Life never seems to happen according to our plans. I have learned that grace abounds in the gap between our plans and our realities.
My wife, Brenda, and I were content with our happy little family that included a healthy little boy named Joshua. Despite the efforts of many to convince us to the contrary, we did not want to have any more children. Our plan and our reality would soon part ways when shortly after Joshua's first birthday we discovered Brenda was pregnant again. After a short adjustment period we began to make the necessary preparations to welcome this new addition to our family.
We were happy when Benjamin made his auspicious entrance into the world on October 25, 2005. Shortly after his first birthday we made a move from Oklahoma to Missouri. We eagerly accepted the new assignment we felt God was leading us into.
It didn't take long before we began to be concerned for Benjamin's development. Brenda, a teacher with training in special education, noticed that Benjamin was not using expressive speech and that he preferred to play on his own rather than interact with his brother or other children.
Through a series of steps we were put in touch with Missouri First Steps whose primary goal is to provide early intervention and therapies for children with delays or diagnosed conditions.
By this time, Benjamin was past his second birthday and, unfortunately, because of program restrictions, he could only receive services until he turned three. We felt blessed to have two caring workers who came into our lives to work with Benjamin. They became a great support system for us as well. We were still uncertain about what was happening with him. Looking back we realize we truly did not want to accept the possibility of the dreaded 'A' word, autism.
When our time with First Steps came to an end, we turned to our local Early Childhood Special Education Preschool program. Benjamin was fortunate to have a fantastic teacher we lovingly called 'the Child Whisperer.' She coaxed him into displaying his abilities and challenged him to try new and different things. A good speech program also had given Benjamin help in expressing himself, but his delays still persisted. It was at this time that we decided to have him formally diagnosed.
We met with a talented team of specialists and mental health professionals at Children's Mercy Hospital in Leawood, Kansas. After a lengthy evaluation time they sat down with us and said what we had not wanted to hear earlier, 'We believe he has high functioning autism.' I have to admit that the diagnosis gave me some sense of peace. Finally I had a condition to assign for our family's frustrations. We now had a word on which to pin the disparity between our plans and our reality. I knew the problem's name was not Benjamin. Now, I knew what name to call it when I took my frustrations to God.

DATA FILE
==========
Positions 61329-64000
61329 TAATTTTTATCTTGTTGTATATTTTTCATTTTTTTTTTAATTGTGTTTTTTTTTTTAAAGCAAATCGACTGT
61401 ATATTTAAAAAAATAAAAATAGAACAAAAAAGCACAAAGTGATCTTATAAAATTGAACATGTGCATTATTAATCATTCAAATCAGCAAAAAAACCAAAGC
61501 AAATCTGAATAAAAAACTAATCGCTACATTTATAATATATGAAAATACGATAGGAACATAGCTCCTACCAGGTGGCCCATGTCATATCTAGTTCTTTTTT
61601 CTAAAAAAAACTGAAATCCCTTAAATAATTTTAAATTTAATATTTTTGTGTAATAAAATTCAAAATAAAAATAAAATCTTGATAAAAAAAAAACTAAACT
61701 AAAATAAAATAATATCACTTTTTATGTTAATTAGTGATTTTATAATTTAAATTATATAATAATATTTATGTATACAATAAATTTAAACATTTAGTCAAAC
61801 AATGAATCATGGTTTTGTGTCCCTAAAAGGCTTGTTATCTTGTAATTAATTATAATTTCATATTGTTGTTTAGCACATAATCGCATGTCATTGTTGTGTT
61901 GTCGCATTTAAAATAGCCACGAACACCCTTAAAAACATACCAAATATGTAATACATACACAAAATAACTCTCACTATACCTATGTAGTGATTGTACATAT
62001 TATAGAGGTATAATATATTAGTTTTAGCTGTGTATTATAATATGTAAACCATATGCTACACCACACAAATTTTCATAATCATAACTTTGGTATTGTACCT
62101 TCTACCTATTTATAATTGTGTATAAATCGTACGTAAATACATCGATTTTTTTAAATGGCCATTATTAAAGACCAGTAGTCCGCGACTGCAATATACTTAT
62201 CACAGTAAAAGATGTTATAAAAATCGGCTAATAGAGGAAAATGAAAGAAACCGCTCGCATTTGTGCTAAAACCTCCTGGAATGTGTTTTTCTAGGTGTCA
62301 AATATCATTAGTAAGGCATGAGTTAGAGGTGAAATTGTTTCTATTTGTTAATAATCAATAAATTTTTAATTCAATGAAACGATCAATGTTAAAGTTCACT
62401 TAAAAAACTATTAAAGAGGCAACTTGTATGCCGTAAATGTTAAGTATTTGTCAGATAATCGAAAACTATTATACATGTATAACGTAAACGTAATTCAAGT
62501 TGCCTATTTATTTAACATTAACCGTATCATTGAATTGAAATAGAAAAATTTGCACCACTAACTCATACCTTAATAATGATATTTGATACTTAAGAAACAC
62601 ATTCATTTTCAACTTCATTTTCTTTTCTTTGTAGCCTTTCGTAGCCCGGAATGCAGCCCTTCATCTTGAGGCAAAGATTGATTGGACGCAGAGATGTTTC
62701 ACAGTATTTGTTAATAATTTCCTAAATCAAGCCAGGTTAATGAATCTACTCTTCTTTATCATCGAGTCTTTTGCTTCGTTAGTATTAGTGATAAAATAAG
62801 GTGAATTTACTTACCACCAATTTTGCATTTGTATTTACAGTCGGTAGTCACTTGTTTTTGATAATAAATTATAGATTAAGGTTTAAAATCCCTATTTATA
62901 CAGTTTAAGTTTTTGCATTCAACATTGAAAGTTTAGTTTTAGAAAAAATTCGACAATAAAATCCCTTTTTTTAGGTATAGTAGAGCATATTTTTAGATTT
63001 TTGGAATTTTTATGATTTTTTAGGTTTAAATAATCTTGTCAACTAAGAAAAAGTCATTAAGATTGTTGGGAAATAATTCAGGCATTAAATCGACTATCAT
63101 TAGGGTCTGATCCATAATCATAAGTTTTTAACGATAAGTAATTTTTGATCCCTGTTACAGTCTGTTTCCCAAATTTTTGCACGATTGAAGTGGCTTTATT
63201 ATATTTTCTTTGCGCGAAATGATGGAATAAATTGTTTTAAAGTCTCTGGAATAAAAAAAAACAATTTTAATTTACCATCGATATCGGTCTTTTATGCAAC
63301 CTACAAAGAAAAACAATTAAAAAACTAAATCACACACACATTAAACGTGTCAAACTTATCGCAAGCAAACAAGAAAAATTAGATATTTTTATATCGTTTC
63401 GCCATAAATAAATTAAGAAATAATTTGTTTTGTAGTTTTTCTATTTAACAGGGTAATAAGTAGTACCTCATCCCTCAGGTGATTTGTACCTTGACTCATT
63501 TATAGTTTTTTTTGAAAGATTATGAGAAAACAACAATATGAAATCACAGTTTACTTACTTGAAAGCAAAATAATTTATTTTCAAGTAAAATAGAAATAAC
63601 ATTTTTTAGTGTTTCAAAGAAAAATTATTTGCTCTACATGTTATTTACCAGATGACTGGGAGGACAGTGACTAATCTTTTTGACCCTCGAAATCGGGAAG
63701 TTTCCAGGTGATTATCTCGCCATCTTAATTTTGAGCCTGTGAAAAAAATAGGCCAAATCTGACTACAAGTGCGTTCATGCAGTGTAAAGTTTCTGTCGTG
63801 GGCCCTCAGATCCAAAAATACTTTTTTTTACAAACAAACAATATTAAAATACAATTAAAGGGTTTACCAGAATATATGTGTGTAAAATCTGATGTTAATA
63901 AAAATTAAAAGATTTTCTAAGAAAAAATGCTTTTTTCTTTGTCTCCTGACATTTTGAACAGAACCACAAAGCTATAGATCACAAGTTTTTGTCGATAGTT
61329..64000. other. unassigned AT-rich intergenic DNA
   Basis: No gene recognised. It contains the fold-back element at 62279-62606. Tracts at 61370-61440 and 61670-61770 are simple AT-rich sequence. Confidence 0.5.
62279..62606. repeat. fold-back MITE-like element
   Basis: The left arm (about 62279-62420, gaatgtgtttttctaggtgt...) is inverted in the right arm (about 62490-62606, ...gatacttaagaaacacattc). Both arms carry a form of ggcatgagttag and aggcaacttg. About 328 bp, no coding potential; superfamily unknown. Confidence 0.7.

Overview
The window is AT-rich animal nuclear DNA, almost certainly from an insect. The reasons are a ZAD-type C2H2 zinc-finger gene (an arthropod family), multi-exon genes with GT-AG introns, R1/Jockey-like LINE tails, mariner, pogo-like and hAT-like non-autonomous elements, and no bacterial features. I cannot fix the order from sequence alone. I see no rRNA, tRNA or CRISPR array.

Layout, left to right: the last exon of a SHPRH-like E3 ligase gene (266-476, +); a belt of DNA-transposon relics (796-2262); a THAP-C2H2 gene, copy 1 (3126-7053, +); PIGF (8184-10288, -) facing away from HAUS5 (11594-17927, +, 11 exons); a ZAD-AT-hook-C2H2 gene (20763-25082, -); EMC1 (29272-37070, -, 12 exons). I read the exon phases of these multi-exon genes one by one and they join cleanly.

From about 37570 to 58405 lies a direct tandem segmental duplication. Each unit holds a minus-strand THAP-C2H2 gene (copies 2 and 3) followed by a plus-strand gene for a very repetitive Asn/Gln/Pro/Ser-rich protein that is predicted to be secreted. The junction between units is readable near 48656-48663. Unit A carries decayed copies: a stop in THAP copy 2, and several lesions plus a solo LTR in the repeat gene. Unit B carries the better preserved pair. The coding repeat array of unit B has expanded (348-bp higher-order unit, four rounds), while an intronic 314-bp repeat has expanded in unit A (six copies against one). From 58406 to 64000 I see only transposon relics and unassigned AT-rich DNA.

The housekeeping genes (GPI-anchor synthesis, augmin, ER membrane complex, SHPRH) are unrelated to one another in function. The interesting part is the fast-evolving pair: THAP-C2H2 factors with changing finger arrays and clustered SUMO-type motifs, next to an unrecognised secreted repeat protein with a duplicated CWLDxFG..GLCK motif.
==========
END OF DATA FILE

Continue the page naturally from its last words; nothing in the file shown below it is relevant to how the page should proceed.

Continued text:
In so many ways God has revealed His grace to us throughout the process.
His grace has often been evident to me when I look at the way our church has embraced my family. We have never lacked for caregivers to love our boys and carefully embrace Benjamin in ways he responds to best.
The bond one of our teens has with him has proven to be a guiding influence in her life as she now plans to work with special needs children as her career. He has at times created some interesting and challenging circumstances, but with love and grace our church has helped him value the church as a place of acceptance. He is free to be himself. As any parent of a special needs child will tell you-that is priceless.
Benjamin received one of the first weighted blankets made by a women's group in our community who meet at our church. These faithful people of God do mending and other sewing tasks for the local personal care facilities. Known as the Sunshine Ladies, they bring joy into the lives of those they serve. One of the women, a member of my church, thought of Benjamin when they first began the project, and this one small gift of love has been a tremendous asset to our family. Since that first blanket they have made 54 more that have been distributed free of charge to families with autistic children.
The psalmist says it clearly, 'I praise you, for I am fearfully and wonderfully made' (139:14). I am amazed when I look at all God is doing in my family through the addition of this little man to our lives.
Joshua, who lovingly cares for his little brother, has learned to be compassionate towards those who are different. Brenda brings an educator's eye to his care and teaches me so many things about how to relate to him.
As for me, I have learned to hold onto the simple joys in life. One of the best is when Benjamin says, 'Daddy, I 'wuv' you.'
God's grace is truly amazing.
John D. Prichard II is lead pastor of the Butler, Missouri, Church of the Nazarene.
Holiness Today, Mar/Apr 2011